History of Medicine
The site on which the National Library of Medicine now sits has been a scene of human activity for thousands of years. In 1983–4, prior to the construction of the Woodmont Avenue extension, archeological excavations were carried out in the area just south of NLM, across the small brook. There, evidence was uncovered of extensive tool-making activity from the Late Archaic through the Late Woodland periods (approximately 1000 BC–1600 AD).
Stone tools in use
Illustrations from Edwin Tunis. Indians. Rev. ed. New York
Text copyright © 1959 by Edwin Tunis
Copyright renewed © 1987 by Maryland National Bank
Published by Thomas Y. Crowell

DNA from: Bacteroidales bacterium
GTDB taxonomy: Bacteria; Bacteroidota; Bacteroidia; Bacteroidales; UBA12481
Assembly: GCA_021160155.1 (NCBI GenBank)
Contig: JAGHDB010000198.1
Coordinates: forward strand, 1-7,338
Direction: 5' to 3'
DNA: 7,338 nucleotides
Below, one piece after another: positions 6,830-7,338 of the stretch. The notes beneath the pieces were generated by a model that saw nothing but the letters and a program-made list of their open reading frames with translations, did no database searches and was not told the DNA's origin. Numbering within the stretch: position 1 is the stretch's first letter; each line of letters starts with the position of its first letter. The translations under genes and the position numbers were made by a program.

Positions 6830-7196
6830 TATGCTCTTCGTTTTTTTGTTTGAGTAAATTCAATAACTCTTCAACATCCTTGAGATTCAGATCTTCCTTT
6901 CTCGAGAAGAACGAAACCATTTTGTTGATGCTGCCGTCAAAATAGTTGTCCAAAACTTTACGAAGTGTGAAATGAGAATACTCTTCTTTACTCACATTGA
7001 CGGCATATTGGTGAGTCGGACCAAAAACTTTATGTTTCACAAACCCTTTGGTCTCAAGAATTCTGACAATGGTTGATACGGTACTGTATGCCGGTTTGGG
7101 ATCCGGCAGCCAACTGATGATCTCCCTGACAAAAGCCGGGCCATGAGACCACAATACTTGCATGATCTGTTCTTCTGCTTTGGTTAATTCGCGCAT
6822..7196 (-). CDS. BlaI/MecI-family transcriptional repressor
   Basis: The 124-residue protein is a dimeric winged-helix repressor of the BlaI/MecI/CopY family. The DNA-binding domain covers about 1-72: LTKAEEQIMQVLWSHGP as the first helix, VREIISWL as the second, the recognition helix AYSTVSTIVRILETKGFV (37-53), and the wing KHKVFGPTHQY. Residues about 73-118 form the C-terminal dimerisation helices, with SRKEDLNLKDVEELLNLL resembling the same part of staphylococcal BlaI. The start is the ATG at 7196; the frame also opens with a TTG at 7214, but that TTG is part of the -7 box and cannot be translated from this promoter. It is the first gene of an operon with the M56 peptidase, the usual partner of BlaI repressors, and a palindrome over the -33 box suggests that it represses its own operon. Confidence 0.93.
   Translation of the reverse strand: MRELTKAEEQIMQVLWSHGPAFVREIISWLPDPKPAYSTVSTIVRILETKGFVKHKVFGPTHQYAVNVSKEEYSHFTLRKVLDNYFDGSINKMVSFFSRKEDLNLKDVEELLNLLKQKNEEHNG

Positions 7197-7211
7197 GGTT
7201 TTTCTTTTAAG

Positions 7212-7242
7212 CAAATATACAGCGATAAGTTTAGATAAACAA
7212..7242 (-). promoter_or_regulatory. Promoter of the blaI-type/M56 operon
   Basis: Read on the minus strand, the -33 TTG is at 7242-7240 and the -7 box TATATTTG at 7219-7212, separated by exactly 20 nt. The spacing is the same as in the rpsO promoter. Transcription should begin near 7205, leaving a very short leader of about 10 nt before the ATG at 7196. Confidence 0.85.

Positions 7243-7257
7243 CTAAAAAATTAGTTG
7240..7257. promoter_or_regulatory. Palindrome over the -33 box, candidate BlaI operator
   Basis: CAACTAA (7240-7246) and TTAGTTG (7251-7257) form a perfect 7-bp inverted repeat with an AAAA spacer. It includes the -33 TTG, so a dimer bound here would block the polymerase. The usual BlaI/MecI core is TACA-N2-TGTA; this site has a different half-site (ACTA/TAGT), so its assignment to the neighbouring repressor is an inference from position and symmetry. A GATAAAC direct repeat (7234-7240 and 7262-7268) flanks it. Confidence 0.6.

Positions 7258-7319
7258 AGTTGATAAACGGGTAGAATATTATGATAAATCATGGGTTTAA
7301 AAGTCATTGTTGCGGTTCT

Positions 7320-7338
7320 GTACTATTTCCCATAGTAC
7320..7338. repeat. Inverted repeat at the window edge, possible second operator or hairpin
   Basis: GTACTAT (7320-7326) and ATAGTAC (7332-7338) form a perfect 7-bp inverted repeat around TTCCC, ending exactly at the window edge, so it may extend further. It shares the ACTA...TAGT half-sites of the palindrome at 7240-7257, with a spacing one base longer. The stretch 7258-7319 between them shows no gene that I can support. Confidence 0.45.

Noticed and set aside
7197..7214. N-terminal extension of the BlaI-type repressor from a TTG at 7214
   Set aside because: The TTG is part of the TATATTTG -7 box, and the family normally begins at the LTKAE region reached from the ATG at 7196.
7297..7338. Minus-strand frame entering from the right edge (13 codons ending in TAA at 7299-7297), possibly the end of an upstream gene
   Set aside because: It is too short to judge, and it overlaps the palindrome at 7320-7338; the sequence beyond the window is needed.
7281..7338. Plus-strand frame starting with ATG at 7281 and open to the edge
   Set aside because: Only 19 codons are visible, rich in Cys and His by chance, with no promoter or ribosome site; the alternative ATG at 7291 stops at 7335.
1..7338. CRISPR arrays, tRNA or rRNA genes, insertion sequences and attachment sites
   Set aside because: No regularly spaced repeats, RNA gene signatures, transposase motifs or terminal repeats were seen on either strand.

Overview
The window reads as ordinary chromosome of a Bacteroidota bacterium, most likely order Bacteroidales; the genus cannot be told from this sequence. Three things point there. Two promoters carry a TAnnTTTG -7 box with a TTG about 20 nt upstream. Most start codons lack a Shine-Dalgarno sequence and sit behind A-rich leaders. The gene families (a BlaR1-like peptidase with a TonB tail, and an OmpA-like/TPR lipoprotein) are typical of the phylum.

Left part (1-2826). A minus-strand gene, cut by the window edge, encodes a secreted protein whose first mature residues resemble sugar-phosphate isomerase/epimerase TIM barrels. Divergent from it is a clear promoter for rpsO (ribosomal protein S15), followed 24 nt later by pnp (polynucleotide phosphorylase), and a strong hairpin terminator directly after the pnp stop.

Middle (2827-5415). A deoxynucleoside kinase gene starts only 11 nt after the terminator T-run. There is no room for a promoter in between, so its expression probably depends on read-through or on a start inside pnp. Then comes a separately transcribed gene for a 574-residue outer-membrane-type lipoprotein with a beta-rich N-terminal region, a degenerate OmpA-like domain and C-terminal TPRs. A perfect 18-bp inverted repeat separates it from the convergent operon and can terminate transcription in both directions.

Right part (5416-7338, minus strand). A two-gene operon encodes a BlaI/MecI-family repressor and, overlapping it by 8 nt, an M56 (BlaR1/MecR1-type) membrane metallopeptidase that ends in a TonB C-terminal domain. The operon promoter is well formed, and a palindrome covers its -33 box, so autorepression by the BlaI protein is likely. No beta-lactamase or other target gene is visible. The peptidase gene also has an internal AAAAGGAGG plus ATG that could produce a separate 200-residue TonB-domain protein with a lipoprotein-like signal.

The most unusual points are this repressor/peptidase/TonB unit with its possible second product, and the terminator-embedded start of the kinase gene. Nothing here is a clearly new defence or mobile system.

Text reprinted by permission of Curtis Brown, Ltd.
The area, not far from an ancient trail (present-day Wisconsin Avenue/Old Georgetown Road) and near a source of water, is thought to have served as a temporary hunting camp and a stopping place for groups traveling between western Maryland and the Potomac River. Among the objects found are stone projectile (i.e. spear and arrow) points, hammerstones, and daggers, and thousands of stone flakes and fragments, indicating a long history of tool and weapon manufacture.
Courtesy DeWitt Stetten, Jr., Museum of Medical Research, National Institutes of Health
Charts of the excavation site show the distribution of prehistoric artifacts and the distribution of specific types of projectile points. The stream running from upper left to lower right is now covered by Woodmont Ave. The NLM site is off the charts to the right. (B.P.=before present).